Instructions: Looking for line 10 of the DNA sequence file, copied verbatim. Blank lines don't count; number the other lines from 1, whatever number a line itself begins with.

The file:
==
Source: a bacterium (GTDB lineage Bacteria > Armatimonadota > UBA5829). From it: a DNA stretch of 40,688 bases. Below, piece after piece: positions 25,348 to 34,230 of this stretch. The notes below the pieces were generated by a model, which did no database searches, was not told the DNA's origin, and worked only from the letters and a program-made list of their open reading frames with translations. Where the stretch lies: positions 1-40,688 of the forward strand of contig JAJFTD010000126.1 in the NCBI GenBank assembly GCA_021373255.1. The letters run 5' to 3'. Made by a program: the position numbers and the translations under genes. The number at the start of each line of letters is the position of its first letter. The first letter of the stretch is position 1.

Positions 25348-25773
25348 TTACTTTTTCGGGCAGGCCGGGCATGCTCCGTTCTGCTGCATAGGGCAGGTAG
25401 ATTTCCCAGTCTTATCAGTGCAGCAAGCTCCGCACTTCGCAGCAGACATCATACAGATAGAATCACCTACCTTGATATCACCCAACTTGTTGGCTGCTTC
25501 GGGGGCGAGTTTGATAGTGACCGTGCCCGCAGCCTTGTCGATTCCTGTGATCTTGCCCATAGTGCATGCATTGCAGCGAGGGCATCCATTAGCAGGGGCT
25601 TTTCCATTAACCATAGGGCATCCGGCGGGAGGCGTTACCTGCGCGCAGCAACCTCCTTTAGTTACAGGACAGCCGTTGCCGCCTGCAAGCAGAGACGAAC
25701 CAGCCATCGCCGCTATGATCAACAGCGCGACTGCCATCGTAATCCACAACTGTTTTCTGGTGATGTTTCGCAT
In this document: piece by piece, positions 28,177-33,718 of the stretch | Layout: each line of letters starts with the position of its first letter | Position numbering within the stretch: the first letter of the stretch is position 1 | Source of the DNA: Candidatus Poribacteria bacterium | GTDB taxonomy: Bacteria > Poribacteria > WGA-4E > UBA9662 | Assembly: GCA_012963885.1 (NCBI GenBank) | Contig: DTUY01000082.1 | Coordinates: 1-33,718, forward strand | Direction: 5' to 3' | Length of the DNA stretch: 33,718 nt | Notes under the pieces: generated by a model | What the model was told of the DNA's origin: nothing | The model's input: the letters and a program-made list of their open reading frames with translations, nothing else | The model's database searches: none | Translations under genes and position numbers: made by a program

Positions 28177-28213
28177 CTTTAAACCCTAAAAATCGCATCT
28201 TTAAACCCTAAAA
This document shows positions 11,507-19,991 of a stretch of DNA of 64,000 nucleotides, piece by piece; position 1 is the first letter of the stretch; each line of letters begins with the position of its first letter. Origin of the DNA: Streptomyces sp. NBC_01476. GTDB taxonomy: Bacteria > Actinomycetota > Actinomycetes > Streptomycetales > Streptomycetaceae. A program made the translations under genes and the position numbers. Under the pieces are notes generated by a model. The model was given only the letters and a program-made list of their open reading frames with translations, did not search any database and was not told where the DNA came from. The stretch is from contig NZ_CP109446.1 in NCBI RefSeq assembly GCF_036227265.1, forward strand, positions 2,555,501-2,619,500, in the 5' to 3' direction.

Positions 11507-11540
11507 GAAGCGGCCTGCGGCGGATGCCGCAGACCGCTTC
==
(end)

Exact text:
28177 CTTTAAACCCTAAAAATCGCATCT